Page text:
On Monday, the Angles showed us just how bad the Mariners can be by tying a MLB record by striking out 20 Mariner hitters in a 9 inning game in a 5-4 victory. Zach Grienke struck out 13 in just 5 innings before giving way to a parade of reliever who fanned 7 over the final 4 innings of the game. With all of those strikeouts, the Angles did somehow manage to put Miguel Olivo down on strikes only once in his 4 plate appearances (even more shocking – Olivo had 3 hits in the game).

And Down the Stretch They Come…

By Blaidd Drwg

The NL has 4 of its 5 playoff spots finalized, with only the 2nd wild card still remaining. Even then, the Cardinals have a 3 game lead over the Dodgers with 6 games remaining, making it unlikely that the Dodgers will catch the Redbirds.

The AL is a different story – no one has actually clinched a playoff spot and it could be an interesting last week of the season. Going into Friday’s games, the Yankees lead the east by 1, the Tigers lead the central by 2 and the Rangers lead the west by 4. The wild card also has races, with the Orioles 1 game ahead of the A’s for the first spot and the A’s 2 games ahead of the Angels and Rays for the 2nd spot.

Here is how this is going to play out:
East:
Yankees have 6 games left – 3 at Toronto and 3 vs. Boston. They are in the best position to win the division since they play the two worst teams in the division and neither Boston nor Toronto is playing particularly well right now. As much as I know the Red Sox would like to spoil the Yankees playoff chances, I don’t think it will happen. I see the Yankees taking 5 of the 6 to win the division.

Orioles have 6 games left – 3 vs. Boston and 3 at Tampa.
Rays have 6 games left – 3 at Chicago and 3 vs. Baltimore.
The final TB-Baltimore series could really put a monkey wrench in the playoff chances for one of the two teams. Both the O’s and the Rays are hot and they both need to sweep their weekend series. It is entirely possible that both of these teams could make it to the playoffs, and I wouldn’t be shocked if they do.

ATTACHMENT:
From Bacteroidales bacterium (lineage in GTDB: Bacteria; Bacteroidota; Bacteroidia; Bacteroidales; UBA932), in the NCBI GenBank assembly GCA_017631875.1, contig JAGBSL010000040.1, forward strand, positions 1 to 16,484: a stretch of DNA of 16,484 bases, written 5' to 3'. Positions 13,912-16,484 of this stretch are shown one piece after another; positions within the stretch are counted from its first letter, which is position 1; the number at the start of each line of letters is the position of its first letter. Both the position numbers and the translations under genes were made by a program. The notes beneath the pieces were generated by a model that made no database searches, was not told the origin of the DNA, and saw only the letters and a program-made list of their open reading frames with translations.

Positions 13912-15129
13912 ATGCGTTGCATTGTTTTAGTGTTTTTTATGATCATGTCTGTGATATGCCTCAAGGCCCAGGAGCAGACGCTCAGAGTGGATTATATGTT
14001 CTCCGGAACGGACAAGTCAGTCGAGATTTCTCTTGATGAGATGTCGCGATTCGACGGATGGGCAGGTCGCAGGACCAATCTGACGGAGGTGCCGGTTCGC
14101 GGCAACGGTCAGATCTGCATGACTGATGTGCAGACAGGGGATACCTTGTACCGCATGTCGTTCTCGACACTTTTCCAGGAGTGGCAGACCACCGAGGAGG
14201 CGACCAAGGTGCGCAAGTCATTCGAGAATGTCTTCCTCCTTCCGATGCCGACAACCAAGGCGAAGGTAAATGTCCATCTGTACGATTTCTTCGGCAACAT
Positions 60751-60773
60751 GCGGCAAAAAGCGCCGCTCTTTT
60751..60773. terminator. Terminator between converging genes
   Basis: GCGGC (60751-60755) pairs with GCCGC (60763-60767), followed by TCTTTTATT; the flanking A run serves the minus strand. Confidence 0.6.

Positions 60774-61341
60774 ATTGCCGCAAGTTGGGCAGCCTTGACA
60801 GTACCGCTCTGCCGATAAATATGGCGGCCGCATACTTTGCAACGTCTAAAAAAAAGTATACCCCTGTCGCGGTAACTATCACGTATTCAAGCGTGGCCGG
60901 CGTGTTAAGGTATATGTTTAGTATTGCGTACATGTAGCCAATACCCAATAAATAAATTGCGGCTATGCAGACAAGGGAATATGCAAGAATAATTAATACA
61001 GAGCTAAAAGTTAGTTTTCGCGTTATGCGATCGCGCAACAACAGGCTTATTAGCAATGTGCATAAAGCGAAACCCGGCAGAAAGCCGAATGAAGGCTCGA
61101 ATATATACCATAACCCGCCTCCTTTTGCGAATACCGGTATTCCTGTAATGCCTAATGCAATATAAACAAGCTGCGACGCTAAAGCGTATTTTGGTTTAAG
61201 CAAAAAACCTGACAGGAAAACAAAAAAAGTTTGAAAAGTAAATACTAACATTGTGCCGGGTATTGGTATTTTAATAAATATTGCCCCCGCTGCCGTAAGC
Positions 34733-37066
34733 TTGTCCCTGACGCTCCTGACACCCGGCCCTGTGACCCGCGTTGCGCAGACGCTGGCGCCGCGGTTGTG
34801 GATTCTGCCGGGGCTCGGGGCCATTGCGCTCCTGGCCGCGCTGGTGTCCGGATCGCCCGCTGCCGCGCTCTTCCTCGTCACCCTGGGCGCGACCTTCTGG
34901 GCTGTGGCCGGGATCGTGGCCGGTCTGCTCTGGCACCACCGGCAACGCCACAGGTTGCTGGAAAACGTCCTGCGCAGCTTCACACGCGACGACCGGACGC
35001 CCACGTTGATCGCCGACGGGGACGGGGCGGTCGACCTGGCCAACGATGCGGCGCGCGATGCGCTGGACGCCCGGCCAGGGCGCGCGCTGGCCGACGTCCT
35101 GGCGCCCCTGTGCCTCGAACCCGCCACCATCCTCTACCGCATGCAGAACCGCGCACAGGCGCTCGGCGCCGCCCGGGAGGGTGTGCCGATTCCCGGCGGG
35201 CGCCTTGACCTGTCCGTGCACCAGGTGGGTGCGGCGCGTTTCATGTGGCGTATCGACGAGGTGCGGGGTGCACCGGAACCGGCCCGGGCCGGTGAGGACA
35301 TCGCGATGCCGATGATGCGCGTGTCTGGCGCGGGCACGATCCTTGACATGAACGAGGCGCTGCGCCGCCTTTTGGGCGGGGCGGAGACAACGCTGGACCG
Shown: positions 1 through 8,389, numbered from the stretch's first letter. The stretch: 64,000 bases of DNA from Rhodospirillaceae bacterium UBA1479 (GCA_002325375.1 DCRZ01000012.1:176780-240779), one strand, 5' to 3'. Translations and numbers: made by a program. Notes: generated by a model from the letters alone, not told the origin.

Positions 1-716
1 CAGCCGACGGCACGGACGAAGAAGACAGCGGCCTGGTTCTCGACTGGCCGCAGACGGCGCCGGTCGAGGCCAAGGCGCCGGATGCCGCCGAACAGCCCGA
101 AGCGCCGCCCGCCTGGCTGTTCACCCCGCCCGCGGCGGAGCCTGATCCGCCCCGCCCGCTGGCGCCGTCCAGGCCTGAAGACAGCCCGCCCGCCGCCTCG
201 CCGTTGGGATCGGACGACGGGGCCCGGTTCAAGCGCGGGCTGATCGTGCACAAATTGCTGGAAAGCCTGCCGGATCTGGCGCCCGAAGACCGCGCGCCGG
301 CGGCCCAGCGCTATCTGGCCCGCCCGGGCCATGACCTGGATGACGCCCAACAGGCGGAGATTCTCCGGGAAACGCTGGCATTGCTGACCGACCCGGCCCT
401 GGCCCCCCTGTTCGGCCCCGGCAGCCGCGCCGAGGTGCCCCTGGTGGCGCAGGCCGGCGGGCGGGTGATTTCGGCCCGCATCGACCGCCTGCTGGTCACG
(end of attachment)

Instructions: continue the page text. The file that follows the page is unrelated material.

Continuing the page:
Central:
Last week, the White Sox had a 3 game lead in the division. This week, they are trailing the Tigers by 2.
The White Sox need to take at least 2 out of three from the Rays (they really need a sweep) and then sweep the Indians in their last series. Why? Well the Tigers benefit from the most favorable remaining schedule of all the contenders – the have 3 at KC and finish with 3 vs. Minnesota. That is going to make it very tough on the Sox.

West:
The Rangers are in the driver’s seat, but by no means have it locked. They play 3 vs. the Angels and 3 at Oakland. Basically if they take 2 out of 3 from the Halos, the Rangers win the division and the Angels go home for the season.

The A’s are playing the Mariners for 3 and then finish with the Rangers. They really need to sweep the M’s and hope that either the Rangers fell apart against the Angels or have won the division and decided to monkey with their rotation to get it set for the playoffs. The A’s are a longshot to win the division but are in a pretty good spot for a wild card, even with their all-rookie rotation.

The Angels just basically need to win out against the Rangers and the Mariners. It could mean that there is meaningful baseball played in Safeco field in October, just not for the Mariners.

My Prediction:
East Winner: Yankees
Central Winner: Tigers
West Winner: Rangers
Wild Card 1: Orioles
Wild Card 2: A’s

Depending on everyone’s final record and how the wild card standings finish, you could actually end up with this nightmare scenario:

Oakland wins the 2nd wild card and flies to Baltimore, arriving sometime in the wee hours of the morning on Thursday

Oakland at Baltimore for the wild card game on Friday if Baltimore ends up with the best wild card record.

New York at Baltimore for the ALDS on Sunday if NY ends up with the best record.

MLB has decided in its infinite wisdom that the team with the best record gets to play the wild card winner (great), but the series format is 2 games at the WC winner and 3 at the Division Winner. So, the Yankees might not know that the need to get on a flight to Oakland until late Friday night. As much as I hate the Yankees, I don’t understand how that makes any sense. It probably negates any advantage they gain from playing the wild card winner. Of course, this gets much more interesting if there is a tie anywhere and we need a playoff to determine the winner.